Self-Publishing Tips

Self-publishing a book is both exhilarating and scary. You are putting your words out into the world and have to hope for the best. When you’re under the protection of a publishing house, you know there are lots of people reading your work—you’ll get notes from professionals on how to improve, they’ll correct your typos, and a professional will design the cover art. There’s a whole marketing team to develop promotion strategies, and a sales team that uses their connections to get your work onto bookstore shelves.

When you self-publish, there’s just you. So, how can you give yourself the same kind of support team as a traditional publishing house?Well, it’s hard. Here are a few tips to help you as you go.

First, you need to find beta readers. Go beyond your significant other and your friends – those people might be good at finding a typo or two, but they might find it hard to be objective, even if it is to your detriment to keep quiet about something. You want to find somebody who has some experience with writing and editing, has familiarity with your genre, is totally honest with you about your writing, and is a reliable worker. How do you find a person like that? The internet! Type Beta Readers into a search engine and you’ll find people of all backgrounds. Some will be willing to do a critique swap where you read their piece and they read yours, others will be expecting payment. Know the person’s experience and agree on the terms before you hand over your work.

It’s also worth hiring an editor. You’ll probably miss some things because you’re too close to your story. There are freelance and networking sites where you can find one in your price range. Choose someone who is reliable, knows their stuff, and is easy to work with. Make sure they “get” your style and your writing so that you can be assured that they are trying to polish your work, not make you change it. The same goes for a cover artist – they’ll help you create the vision you have and make it appealing for readers, and you can hire one online as well.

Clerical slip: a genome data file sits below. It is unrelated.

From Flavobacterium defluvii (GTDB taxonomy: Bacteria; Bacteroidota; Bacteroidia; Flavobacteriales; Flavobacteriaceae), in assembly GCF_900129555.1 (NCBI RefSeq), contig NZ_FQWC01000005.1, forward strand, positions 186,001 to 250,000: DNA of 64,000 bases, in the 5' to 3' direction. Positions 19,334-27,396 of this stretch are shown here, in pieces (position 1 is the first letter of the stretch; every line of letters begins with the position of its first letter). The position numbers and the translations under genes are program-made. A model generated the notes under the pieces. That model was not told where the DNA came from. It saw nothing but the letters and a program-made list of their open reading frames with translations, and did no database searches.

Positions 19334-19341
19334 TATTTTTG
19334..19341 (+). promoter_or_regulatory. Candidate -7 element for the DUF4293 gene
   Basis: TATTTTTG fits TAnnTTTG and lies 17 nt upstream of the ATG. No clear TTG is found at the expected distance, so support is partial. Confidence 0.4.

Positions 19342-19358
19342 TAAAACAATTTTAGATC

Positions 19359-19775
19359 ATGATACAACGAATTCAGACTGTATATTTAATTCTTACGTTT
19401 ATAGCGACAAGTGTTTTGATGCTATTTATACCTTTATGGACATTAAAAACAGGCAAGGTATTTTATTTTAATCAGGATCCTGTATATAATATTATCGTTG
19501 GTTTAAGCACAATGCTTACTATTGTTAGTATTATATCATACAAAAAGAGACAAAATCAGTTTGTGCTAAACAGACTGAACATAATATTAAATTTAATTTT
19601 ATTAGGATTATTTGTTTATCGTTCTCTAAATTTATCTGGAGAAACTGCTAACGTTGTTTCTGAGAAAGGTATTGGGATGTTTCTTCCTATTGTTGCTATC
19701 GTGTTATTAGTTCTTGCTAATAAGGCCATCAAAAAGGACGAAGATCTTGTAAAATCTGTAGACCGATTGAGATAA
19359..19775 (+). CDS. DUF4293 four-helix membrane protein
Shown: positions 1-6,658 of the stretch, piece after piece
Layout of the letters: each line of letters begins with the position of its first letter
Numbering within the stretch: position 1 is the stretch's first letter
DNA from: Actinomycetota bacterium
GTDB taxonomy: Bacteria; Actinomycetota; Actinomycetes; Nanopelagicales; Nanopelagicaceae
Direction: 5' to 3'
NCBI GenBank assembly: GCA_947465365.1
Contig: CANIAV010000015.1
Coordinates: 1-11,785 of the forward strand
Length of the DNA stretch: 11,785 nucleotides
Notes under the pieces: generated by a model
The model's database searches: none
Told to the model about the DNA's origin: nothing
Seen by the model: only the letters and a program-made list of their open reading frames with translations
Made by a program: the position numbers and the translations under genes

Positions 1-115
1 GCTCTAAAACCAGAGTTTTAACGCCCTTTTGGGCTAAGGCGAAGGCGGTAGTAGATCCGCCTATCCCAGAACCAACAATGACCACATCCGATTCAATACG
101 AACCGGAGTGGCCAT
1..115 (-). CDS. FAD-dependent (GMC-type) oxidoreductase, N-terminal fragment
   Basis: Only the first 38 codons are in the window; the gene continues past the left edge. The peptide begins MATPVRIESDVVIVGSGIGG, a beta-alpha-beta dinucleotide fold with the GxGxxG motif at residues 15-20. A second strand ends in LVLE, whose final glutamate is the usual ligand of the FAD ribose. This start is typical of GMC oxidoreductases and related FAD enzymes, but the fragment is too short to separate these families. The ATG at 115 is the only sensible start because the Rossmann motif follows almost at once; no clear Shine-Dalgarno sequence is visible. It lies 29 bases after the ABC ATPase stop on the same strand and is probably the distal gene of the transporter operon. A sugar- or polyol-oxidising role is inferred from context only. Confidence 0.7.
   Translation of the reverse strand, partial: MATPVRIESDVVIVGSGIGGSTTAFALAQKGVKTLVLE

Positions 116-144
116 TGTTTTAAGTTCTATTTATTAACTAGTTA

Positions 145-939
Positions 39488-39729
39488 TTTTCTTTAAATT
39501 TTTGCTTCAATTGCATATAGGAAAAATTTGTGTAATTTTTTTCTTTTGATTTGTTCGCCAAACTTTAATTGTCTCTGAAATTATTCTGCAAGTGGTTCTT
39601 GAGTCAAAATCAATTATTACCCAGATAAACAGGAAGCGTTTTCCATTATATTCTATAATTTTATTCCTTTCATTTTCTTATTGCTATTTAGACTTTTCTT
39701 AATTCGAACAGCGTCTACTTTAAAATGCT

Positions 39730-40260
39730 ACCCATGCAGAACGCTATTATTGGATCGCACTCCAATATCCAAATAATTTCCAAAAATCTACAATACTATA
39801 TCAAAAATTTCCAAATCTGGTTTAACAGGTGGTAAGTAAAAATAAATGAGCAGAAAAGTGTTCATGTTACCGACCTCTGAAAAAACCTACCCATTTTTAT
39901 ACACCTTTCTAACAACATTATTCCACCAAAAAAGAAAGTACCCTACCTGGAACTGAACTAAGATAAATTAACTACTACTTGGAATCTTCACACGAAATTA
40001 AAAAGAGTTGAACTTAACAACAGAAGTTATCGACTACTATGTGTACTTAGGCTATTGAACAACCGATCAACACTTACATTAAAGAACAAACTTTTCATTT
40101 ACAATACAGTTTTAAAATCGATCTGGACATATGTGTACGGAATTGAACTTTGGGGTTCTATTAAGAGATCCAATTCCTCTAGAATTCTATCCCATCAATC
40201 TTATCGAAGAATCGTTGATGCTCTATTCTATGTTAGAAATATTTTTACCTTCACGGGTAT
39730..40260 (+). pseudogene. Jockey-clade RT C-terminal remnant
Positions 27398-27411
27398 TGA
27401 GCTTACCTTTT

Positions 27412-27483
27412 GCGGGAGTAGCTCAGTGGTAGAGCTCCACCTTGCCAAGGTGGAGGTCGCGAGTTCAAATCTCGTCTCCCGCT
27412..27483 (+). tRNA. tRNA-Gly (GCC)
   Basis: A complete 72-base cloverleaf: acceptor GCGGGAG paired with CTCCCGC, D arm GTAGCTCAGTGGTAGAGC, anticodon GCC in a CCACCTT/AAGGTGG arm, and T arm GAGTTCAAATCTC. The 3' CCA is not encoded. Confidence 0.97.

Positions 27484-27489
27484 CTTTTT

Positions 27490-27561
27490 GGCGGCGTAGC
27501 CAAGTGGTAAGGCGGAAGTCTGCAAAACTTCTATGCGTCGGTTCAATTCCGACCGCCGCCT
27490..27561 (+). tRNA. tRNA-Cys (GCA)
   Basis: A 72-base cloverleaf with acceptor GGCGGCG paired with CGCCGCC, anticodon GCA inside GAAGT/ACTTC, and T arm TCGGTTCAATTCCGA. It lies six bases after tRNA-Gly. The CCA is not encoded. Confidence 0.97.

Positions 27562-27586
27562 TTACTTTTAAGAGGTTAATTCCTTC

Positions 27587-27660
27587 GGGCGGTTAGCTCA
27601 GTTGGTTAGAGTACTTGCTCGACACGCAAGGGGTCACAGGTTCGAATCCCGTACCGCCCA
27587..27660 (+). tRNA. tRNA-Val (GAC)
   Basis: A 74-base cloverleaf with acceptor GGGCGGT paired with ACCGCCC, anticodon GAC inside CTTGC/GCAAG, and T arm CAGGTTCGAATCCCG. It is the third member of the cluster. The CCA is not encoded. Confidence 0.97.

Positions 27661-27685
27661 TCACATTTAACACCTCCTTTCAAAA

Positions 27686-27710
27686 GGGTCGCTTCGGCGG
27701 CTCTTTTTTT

If you’re working on several platforms at once, for example ibooks, kindle, epub, etc and you’re not familiar with them, you can hire a formatter. Or, you can have testers with access to each type (maybe you have an iPad but not a kindle) so that you can be assured that table of contents works correctly and the type looks good. If you’re creating physical copies at a printer, whether it be a print run or print-on-demand, please ask for a proof. It will help you catch anything that could be a problem before the real copies start going out the door.

Lastly, be active on social media. You have to be your own marketing and PR department, but the internet makes that easy. Create pages online for yourself and your book. List the addresses of your social media sites inside your book so readers know how to reach you. Provide links to any public appearances you’ll be doing to draw attention to you and your work (your local library and book stores love home grown authors. It never hurts to go in and talk to a manager about a reading or signing). Sell your book on your site. Write a short story based on the same characters and let fans download it for free if they want. Get creative with how you do things, and you’ll find you enjoy it.

These are just a few ideas on what you can do to help yourself put your best work out there and get it noticed. There’s plenty of other things you can do, too, and I can cover some of that stuff in separate posts at a later date, if you’re interested!